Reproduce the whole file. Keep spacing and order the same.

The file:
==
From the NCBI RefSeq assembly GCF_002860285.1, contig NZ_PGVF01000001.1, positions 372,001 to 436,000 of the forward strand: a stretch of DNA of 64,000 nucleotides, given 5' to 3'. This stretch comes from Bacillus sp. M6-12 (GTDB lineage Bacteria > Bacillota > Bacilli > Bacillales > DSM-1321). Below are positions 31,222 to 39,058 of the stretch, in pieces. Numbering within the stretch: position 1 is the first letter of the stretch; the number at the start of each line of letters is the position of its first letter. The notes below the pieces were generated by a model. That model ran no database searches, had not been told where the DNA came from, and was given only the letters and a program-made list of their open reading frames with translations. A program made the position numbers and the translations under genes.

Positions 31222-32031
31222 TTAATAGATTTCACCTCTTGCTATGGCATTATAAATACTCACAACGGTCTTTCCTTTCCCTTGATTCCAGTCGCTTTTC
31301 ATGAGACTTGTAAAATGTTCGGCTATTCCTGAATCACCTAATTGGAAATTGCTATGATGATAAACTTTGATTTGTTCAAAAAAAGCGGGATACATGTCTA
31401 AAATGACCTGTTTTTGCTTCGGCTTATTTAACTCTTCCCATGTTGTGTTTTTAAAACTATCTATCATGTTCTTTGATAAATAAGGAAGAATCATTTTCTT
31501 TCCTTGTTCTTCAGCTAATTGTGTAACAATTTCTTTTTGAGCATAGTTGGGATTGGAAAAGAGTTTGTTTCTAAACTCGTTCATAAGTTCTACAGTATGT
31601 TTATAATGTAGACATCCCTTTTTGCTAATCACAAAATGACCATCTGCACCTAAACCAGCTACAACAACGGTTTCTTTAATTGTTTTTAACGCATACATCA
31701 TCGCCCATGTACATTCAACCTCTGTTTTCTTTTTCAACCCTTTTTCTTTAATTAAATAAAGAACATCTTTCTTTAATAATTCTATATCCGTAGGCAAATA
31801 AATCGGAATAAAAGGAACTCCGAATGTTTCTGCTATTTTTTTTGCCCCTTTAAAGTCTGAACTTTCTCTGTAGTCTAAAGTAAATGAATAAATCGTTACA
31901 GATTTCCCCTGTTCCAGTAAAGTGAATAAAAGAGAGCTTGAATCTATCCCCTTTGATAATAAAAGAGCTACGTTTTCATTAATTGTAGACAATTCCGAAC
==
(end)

From the NCBI RefSeq assembly GCF_002860285.1, contig NZ_PGVF01000001.1, positions 372,001 to 436,000 of the forward strand: a stretch of DNA of 64,000 nucleotides, given 5' to 3'. This stretch comes from Bacillus sp. M6-12 (GTDB lineage Bacteria > Bacillota > Bacilli > Bacillales > DSM-1321). Below are positions 31,222 to 39,058 of the stretch, in pieces. Numbering within the stretch: position 1 is the first letter of the stretch; the number at the start of each line of letters is the position of its first letter. The notes below the pieces were generated by a model. That model ran no database searches, had not been told where the DNA came from, and was given only the letters and a program-made list of their open reading frames with translations. A program made the position numbers and the translations under genes.

Positions 31222-32031
31222 TTAATAGATTTCACCTCTTGCTATGGCATTATAAATACTCACAACGGTCTTTCCTTTCCCTTGATTCCAGTCGCTTTTC
31301 ATGAGACTTGTAAAATGTTCGGCTATTCCTGAATCACCTAATTGGAAATTGCTATGATGATAAACTTTGATTTGTTCAAAAAAAGCGGGATACATGTCTA
31401 AAATGACCTGTTTTTGCTTCGGCTTATTTAACTCTTCCCATGTTGTGTTTTTAAAACTATCTATCATGTTCTTTGATAAATAAGGAAGAATCATTTTCTT
31501 TCCTTGTTCTTCAGCTAATTGTGTAACAATTTCTTTTTGAGCATAGTTGGGATTGGAAAAGAGTTTGTTTCTAAACTCGTTCATAAGTTCTACAGTATGT
31601 TTATAATGTAGACATCCCTTTTTGCTAATCACAAAATGACCATCTGCACCTAAACCAGCTACAACAACGGTTTCTTTAATTGTTTTTAACGCATACATCA
31701 TCGCCCATGTACATTCAACCTCTGTTTTCTTTTTCAACCCTTTTTCTTTAATTAAATAAAGAACATCTTTCTTTAATAATTCTATATCCGTAGGCAAATA
31801 AATCGGAATAAAAGGAACTCCGAATGTTTCTGCTATTTTTTTTGCCCCTTTAAAGTCTGAACTTTCTCTGTAGTCTAAAGTAAATGAATAAATCGTTACA
31901 GATTTCCCCTGTTCCAGTAAAGTGAATAAAAGAGAGCTTGAATCTATCCCCTTTGATAATAAAAGAGCTACGTTTTCATTAATTGTAGACAATTCCGAAC